In his 1985 book, he traced the history of his homeland’s covert intelligence efforts. “The Soviet love affair with disinformation and active measures began long before the Revolution of 1917 even though the operations were not identified under those labels,” he wrote.

In the section “The Art of Lying,” he added that “it is rather difficult to find an English expression that conveys the precise meaning of the Soviet term ‘active measures.’ Such terms as psychological warfare, information penetration, covert action, or ‘dirty tricks,’ reflect most but not all characteristics of Soviet active measures.”

His own affection for spying ended with the Soviet invasion of Czechoslovakia in 1968, which extinguished the Prague Spring attempts at democratic reforms.

“I was bitter,” he told the Globe in 1986. “I realized I spent 14 years of my life basically working for the Soviets, and now this is what they did. It was the moment I decided to quit.”

Even though he was under KGB surveillance, he slipped away to West Germany and defected. “I had decided I didn’t want to have anything more to do with spying, so after being debriefed by the CIA, I had to start my own life from scratch like any other defector, and I was scared to death,” he recalled. “Defection is the deepest psychological crisis. You give up everything in your life: your country, your value system, your family, friends, property — well, that’s the least thing. But the most important things you have to give up.”


Initially, he gave up his name, too, and became Lawrence Martin. Later, he added his birth surname, creating a hyphenated version of his old and new selves.

After brief stints selling roofing and opening an art shop, he began teaching at Boston University in the early 1970s. Mr. Martin-Bittman, whose other books included 1972’s “The Deception Game,” taught subjects such as the history and principles of journalism, international news gathering, and propaganda. “This was not a course on Larry Martin’s dirty tricks,” he recalled in 2005. “It was knowledge to give the press protection.”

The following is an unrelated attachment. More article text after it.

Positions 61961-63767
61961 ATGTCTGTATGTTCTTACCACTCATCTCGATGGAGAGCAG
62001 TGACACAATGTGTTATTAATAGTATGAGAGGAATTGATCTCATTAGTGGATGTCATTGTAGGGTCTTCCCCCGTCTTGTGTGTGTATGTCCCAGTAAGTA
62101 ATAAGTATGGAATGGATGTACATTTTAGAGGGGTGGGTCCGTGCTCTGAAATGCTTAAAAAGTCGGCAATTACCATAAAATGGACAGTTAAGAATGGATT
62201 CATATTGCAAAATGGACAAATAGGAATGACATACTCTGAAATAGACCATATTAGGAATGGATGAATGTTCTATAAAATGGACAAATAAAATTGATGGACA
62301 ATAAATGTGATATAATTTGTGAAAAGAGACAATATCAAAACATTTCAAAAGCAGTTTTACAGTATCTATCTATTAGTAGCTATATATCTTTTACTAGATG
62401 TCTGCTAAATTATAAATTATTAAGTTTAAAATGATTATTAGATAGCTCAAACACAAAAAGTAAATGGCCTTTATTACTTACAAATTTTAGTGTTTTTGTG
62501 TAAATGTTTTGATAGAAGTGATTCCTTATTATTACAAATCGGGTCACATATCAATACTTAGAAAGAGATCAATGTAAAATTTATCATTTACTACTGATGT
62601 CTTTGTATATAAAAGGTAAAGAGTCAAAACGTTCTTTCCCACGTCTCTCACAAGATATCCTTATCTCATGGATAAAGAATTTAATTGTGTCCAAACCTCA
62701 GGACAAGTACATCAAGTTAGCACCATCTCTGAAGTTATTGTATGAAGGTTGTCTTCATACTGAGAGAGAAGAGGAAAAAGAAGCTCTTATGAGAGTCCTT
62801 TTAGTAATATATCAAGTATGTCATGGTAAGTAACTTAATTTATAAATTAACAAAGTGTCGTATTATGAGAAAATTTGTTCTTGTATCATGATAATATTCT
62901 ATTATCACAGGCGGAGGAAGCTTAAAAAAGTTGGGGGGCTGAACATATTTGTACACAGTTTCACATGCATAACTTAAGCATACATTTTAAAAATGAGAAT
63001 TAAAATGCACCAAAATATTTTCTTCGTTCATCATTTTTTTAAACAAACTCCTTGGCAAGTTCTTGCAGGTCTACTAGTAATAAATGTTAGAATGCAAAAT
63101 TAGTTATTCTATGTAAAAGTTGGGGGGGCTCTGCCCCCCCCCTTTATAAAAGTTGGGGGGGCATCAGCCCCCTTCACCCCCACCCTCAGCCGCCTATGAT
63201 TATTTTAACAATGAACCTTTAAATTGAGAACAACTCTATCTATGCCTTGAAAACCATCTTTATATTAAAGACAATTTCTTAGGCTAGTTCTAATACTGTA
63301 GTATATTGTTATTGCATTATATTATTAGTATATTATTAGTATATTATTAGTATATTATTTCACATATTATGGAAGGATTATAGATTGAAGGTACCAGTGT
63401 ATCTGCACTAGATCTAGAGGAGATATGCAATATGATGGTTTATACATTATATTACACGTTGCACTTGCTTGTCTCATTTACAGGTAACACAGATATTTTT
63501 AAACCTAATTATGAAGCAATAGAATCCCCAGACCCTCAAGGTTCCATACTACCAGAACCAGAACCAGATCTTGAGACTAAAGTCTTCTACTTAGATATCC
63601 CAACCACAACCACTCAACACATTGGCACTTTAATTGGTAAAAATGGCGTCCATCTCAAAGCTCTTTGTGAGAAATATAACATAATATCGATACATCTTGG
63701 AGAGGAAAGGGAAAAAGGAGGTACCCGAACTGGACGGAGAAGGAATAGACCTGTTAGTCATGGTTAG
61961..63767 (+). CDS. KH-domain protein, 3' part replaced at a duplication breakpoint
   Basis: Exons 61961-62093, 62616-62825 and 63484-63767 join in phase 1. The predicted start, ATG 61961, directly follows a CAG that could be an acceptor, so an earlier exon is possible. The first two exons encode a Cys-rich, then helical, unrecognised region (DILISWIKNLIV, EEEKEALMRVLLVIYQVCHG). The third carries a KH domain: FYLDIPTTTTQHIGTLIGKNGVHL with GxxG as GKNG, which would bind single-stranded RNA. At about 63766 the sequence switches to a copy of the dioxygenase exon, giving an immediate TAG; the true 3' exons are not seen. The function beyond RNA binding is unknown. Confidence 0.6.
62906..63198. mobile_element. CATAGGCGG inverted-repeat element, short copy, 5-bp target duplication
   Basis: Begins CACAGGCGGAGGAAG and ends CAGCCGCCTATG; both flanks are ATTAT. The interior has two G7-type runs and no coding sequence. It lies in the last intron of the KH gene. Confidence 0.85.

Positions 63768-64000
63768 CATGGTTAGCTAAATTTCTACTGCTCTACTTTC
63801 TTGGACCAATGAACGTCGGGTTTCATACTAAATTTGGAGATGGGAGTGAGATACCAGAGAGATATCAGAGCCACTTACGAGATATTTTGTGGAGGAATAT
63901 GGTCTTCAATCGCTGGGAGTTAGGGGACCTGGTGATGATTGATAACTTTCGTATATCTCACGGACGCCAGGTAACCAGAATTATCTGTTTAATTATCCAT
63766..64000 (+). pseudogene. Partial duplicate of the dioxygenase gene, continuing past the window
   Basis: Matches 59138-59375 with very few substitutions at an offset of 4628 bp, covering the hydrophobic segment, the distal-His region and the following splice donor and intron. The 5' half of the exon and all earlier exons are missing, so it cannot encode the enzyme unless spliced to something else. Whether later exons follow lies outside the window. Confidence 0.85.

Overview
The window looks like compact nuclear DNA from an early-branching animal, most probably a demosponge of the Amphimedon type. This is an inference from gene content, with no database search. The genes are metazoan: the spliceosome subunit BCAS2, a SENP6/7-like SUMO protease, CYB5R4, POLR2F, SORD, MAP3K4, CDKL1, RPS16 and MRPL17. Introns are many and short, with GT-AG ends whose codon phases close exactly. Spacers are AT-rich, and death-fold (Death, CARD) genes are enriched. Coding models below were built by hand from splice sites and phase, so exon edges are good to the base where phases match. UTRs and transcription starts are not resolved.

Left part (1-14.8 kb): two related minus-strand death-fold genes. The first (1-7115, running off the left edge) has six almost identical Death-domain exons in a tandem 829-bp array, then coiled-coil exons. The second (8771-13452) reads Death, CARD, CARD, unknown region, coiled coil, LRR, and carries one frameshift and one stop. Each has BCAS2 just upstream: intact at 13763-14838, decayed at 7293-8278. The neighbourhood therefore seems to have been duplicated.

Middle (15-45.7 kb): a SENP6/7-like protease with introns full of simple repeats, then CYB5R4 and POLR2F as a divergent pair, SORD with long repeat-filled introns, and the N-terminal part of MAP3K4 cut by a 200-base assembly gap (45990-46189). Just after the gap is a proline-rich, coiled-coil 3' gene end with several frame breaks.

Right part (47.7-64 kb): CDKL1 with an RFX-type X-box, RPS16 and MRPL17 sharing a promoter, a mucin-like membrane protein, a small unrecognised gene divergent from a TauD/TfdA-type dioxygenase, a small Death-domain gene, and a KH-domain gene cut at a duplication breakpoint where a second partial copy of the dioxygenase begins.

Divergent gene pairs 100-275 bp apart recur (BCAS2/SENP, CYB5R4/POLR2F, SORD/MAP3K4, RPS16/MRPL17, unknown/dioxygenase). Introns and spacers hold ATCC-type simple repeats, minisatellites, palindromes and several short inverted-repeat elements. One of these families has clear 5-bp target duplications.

He also set up and directed BU’s Program for the Study of Disinformation.

“In comparison with my American colleagues I have one advantage,” he told The New York Times in 1994. “When I speak about various philosophies of the press it is not only theory for me. I’ve lived through all the major systems.”

In 2005, Bob Zelnick, who then chaired BU’s journalism department, told the Globe that Mr. Martin-Bittman “was a guy always looking forward, rather than looking back. He was a spy who had come in from the cold and enjoyed being indoors.”

A memorial gathering has been held for Mr. Martin-Bittman, whom the Times reported had been divorced twice and widowed once.

According to a death notice his family placed through the Pike-Newhall Funeral Home in Gloucester, he leaves his long-time companion, Liz Spaulding; a son, Michael Talmor; a daughter, Dr. Katerina Bittmanova; and several grand- and great-grandchildren.

When a heart attack in the late-1990s prompted Mr. Martin-Bittman to retire from BU, he began painting — often scenes in Prague, Gloucester, and Rockport.


“My paintings all have something childish in them,” he told the Globe in 2005. “Rockport is a town that is from a fairy tale for children, and that feeling has remained with me.”

This period of his life stood in stark contrast to his clandestine work spreading disinformation and his later efforts training aspiring journalists to spot falsehoods planted in the news – whether by the US government or foreign powers.

“If we are sensitive to any effort by our government to manipulate the press in one way or another,” he said, “we should cry even more loudly when a foreign country tries to do so.”

Material from The New York Times was used in this report.